11.8 Practical Coding Examples

only for RuBoard - do not distribute or recompile

11.8 Practical Coding Examples

Writing a namespace extension is a pretty big undertaking, and most of the code in a namespace extension is specific to the extension itself. This is due to the fact that PIDLs are different for every extension. As it turns out, a majority of the code in a practical namespace extension involves managing a PIDL in one way or another. Therefore, we did things a little differently in this chapter: the example code for this chapter was not designed to be practical in any sense of the word. Rather, it was designed to be simple so we could focus on how to implement a namespace rather than have to wade through large volumes of proprietary code.

However, once you've worked through this generic example of implementing a namespace extension, you'll want to take a careful look at the downloadable code samples, which contain two "real world" namespace extensions: RegSpace, which allows you to browse the keys and value entries of the registry as if they were part of the filesystem, and ROTSpace, which similarly presents the Running Object Table (ROT) as a part of the shell namespace.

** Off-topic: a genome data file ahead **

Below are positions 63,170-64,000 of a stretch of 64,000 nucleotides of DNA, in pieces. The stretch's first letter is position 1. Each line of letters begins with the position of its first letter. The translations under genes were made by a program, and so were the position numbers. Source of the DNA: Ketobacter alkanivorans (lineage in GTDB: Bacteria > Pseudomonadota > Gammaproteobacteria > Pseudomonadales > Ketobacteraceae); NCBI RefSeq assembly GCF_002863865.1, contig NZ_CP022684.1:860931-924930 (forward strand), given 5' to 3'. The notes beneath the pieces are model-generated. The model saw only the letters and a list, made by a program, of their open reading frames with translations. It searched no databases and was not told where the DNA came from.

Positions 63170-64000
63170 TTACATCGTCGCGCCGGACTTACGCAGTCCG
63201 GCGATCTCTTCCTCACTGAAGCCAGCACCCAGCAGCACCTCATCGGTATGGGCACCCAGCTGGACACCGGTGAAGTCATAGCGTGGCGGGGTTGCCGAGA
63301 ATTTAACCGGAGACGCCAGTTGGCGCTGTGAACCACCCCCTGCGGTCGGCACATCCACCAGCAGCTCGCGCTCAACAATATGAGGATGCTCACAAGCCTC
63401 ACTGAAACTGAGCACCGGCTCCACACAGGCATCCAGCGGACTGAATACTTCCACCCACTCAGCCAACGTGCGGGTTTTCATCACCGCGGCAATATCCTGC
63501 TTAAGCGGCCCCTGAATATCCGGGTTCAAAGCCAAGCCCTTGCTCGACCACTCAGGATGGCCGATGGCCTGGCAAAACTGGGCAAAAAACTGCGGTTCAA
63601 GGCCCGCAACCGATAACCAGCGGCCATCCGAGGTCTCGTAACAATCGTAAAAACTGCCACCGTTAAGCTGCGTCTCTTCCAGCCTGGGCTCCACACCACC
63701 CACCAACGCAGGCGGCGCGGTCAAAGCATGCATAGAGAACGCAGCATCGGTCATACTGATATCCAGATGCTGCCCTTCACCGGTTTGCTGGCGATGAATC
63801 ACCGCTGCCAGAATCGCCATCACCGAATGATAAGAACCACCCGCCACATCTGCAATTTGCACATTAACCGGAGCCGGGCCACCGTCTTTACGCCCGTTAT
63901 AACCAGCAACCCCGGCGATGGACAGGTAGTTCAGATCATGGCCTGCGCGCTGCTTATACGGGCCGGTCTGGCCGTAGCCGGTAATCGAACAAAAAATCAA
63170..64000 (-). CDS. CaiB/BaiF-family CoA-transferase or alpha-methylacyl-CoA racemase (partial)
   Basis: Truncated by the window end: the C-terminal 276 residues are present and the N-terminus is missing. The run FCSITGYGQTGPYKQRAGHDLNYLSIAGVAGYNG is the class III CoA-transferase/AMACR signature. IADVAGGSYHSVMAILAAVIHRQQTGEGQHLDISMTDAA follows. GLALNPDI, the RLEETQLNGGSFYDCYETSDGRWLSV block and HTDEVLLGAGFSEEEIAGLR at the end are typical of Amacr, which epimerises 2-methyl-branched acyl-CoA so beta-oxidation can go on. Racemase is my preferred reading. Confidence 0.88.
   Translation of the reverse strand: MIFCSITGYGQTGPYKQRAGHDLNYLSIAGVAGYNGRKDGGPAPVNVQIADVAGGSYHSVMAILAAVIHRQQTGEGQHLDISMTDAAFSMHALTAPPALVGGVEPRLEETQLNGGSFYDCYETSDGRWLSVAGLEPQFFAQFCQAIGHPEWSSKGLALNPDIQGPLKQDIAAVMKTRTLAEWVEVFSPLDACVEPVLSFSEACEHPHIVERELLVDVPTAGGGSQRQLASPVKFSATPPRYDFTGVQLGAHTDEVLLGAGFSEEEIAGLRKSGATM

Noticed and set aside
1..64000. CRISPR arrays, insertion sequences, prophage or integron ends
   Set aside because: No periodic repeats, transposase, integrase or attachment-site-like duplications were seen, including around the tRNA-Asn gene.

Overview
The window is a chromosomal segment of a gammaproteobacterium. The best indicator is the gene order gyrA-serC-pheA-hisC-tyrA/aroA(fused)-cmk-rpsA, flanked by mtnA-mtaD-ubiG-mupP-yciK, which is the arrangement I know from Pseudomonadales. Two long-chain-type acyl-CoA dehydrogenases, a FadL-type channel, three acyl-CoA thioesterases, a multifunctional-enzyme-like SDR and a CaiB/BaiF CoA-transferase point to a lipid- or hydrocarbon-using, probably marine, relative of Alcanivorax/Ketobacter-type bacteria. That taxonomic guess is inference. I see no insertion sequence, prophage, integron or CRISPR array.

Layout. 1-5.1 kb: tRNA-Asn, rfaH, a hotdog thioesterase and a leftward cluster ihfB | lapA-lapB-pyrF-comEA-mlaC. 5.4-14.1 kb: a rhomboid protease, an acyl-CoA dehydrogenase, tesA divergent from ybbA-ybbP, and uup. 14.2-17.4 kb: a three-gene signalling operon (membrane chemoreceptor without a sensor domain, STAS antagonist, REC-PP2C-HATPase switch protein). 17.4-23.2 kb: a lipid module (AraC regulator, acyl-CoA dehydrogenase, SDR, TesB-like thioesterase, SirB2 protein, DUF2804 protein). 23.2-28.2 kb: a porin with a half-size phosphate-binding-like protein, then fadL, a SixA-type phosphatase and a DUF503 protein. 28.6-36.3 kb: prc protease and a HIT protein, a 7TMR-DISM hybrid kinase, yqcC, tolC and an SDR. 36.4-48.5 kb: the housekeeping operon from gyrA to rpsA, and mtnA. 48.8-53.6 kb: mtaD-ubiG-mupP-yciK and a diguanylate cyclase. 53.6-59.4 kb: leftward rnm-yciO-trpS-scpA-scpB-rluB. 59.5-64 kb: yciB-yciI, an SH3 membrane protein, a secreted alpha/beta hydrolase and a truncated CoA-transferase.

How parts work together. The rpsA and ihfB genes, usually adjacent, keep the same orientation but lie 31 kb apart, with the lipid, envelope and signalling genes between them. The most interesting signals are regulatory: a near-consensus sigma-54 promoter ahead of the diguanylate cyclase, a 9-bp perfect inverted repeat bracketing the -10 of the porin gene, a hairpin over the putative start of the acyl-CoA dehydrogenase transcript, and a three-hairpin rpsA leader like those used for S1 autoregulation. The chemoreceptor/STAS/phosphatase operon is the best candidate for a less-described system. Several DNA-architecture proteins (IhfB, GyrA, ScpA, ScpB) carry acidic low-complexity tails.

11.8.1 RegSpace

The first is based on the RegView example (a namespace extension implemented in C++) in the MSDN library. As you might be able to guess from the name , this extension provides a view of the registry from within Explorer. The VB version of RegView, which we'll call RegSpace, can be seen in action in Figure 11.9. RegSpace is an example of a namespace extension with a fairly complex hierarchy.

Figure 11.9. RegSpace

11.8.2 ROTSpace

The second extension, ROTSpace, is a view of the ROT . The ROT is a globally accessible table that keeps track of all running COM objects that can be identified with a moniker. A moniker acts like a name that uniquely identifies a COM object much in the same way that a path identifies a file in the filesystem. IMoniker is what makes a moniker a moniker, and the interesting thing about monikers is that they support what is known as binding. Binding means locating an object named by the moniker, activating it, and returning a pointer to a requested interface on the object. What's even more interesting is that if the moniker is already running, you can attach to the running instance (but we're not going to talk about that). ROTSpace is shown in Figure 11.10.

Figure 11.10. ROTSpace
only for RuBoard - do not distribute or recompile

Visual Basic Shell Programming
Visual Basic Shell Programming
ISBN: B00007FY99
Year: 2000
Pages: 128

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